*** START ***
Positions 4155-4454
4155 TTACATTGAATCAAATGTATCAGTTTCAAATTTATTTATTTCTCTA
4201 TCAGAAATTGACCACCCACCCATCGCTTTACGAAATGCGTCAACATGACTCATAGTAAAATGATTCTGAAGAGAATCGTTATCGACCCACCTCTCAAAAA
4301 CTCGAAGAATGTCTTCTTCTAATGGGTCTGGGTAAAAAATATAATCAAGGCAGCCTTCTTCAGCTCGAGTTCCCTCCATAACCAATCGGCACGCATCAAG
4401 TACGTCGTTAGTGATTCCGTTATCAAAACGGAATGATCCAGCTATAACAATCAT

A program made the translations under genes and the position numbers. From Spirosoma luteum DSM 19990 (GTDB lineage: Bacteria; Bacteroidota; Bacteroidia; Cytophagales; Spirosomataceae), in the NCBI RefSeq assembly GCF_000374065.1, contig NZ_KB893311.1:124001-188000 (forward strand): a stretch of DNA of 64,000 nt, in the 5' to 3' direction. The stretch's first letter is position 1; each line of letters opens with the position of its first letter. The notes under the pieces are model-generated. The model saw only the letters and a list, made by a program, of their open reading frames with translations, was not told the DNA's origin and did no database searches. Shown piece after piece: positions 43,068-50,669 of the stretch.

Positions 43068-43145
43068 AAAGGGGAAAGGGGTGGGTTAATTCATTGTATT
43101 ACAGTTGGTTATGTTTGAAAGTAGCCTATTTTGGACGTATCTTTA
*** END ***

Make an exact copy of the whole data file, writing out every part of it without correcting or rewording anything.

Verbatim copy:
Positions 4155-4454
4155 TTACATTGAATCAAATGTATCAGTTTCAAATTTATTTATTTCTCTA
4201 TCAGAAATTGACCACCCACCCATCGCTTTACGAAATGCGTCAACATGACTCATAGTAAAATGATTCTGAAGAGAATCGTTATCGACCCACCTCTCAAAAA
4301 CTCGAAGAATGTCTTCTTCTAATGGGTCTGGGTAAAAAATATAATCAAGGCAGCCTTCTTCAGCTCGAGTTCCCTCCATAACCAATCGGCACGCATCAAG
4401 TACGTCGTTAGTGATTCCGTTATCAAAACGGAATGATCCAGCTATAACAATCAT

A program made the translations under genes and the position numbers. From Spirosoma luteum DSM 19990 (GTDB lineage: Bacteria; Bacteroidota; Bacteroidia; Cytophagales; Spirosomataceae), in the NCBI RefSeq assembly GCF_000374065.1, contig NZ_KB893311.1:124001-188000 (forward strand): a stretch of DNA of 64,000 nt, in the 5' to 3' direction. The stretch's first letter is position 1; each line of letters opens with the position of its first letter. The notes under the pieces are model-generated. The model saw only the letters and a list, made by a program, of their open reading frames with translations, was not told the DNA's origin and did no database searches. Shown piece after piece: positions 43,068-50,669 of the stretch.

Positions 43068-43145
43068 AAAGGGGAAAGGGGTGGGTTAATTCATTGTATT
43101 ACAGTTGGTTATGTTTGAAAGTAGCCTATTTTGGACGTATCTTTA